Automated Software Engineering

, Volume 24, Issue 2, pp 455–498

An effective change recommendation approach for supplementary bug fixes



Bug fixing is one of the most important activities during software development and maintenance. A substantial number of bugs are often fixed more than once due to incomplete initial fixes which need to be followed up by supplementary fixes. Automatically recommending relevant change locations for supplementary bug fixes can help developers to improve their productivity. It also help improve the reliability of systems by highlighting locations that a developer potentially needs to change to completely remove a bug. Unfortunately, a recent study by Park et al. shows that many change recommendation techniques do not work for supplementary bug fixes. In this paper, to advance the capabilities of existing change recommendation techniques, we propose an effective approach named SupLocator to recommend relevant locations (i.e., methods) that need to be changed for supplementary bug fixes. Based on various relationships among methods, classes, and packages in the source code (such as containment, inheritance, historical co-change, etc.), SupLocator extracts six change relationship graphs. Next, SupLocator performs random walk on each of the 6 graphs, and for each it outputs a ranked list of candidate change locations. Finally, SupLocator combines these six ranked lists by leveraging genetic algorithm. To investigate the benefits of SupLocator, we perform experiments on three projects, i.e., Eclipse JDT, Eclipse SWT, and Equinox p2. The experimental results show that on average SupLocator can achieve top-1, top-5, and top-10 accuracies, mean reciprocal rank (MRR), and mean average precision (MAP) of 0.51, 0.65, 0.67, 0.58 and 0.32 for the three projects, which improve the best variants of the approach proposed by Park et al. by 1523.09, 639.70, 550.62, 919.41, and 1478.44 %, respectively. It also improves the approach proposed by Saul et al. in terms of top-1, top-5, and top-10 accuracies, MRR, and MAP by 71.81, 29.54, 18.30, 47.24, and 56.60 %, respectively. Statistical tests show that the improvements are statistically significant.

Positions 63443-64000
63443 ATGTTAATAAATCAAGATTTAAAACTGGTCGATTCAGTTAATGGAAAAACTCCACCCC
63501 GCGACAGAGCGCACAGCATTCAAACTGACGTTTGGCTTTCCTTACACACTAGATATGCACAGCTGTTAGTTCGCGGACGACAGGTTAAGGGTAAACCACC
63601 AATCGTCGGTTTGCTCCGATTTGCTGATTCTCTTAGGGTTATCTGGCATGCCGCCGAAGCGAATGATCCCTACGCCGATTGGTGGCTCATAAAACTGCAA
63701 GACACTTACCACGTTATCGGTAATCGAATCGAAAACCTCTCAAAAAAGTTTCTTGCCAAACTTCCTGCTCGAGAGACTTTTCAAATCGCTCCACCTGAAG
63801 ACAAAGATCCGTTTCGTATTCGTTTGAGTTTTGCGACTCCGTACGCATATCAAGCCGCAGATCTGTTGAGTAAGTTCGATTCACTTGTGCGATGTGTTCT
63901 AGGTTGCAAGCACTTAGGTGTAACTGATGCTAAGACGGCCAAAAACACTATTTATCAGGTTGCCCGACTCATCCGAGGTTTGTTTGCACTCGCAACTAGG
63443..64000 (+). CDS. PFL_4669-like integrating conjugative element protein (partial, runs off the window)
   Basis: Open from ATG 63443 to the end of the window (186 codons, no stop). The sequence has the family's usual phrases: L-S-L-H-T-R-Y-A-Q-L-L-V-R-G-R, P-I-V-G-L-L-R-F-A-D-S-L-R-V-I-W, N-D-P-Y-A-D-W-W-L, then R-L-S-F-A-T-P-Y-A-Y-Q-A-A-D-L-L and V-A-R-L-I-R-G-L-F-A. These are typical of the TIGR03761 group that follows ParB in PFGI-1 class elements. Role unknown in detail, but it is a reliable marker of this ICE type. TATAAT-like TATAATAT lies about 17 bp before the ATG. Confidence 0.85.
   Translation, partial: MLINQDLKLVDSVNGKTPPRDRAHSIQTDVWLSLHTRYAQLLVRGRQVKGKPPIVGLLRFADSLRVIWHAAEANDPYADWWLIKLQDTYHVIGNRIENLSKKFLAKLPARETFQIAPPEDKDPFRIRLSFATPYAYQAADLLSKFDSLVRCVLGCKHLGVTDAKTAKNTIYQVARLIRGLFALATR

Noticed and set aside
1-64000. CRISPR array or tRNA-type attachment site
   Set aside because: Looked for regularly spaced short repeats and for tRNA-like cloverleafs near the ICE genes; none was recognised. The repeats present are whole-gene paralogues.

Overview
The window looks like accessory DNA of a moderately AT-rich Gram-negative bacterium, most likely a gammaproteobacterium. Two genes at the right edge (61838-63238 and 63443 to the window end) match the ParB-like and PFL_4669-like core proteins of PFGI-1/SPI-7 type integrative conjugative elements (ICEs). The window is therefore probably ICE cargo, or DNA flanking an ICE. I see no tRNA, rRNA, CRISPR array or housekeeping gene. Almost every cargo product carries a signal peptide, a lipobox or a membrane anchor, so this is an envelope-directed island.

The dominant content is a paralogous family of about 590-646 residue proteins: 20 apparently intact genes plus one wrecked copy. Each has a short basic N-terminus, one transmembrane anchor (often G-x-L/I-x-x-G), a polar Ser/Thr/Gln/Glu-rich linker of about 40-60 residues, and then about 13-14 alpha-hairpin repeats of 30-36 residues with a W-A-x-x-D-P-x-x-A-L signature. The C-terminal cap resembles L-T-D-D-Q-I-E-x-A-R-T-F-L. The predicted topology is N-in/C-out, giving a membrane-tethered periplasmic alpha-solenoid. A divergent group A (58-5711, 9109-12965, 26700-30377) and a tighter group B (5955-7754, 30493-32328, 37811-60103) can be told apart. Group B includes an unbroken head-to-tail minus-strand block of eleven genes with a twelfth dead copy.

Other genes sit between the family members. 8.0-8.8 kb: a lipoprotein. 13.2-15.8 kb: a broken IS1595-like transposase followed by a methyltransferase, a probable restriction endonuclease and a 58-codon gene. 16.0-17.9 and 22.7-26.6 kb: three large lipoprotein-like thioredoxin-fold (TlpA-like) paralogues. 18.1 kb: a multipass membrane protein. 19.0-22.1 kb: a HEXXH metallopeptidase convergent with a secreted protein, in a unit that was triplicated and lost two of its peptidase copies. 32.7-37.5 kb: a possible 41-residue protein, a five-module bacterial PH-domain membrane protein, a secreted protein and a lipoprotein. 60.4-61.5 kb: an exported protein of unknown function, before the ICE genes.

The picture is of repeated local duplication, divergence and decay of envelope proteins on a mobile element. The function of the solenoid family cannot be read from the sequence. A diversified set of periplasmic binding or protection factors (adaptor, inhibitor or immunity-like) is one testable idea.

Change recommendation Supplementary bug fixes Random walk Genetic algorithm 


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© Springer Science+Business Media New York 2016

Authors and Affiliations

  1. 1.College of Computer Science and TechnologyZhejiang UniversityHangzhouChina
  2. 2.School of Information SystemsSingapore Management UniversitySingaporeSingapore

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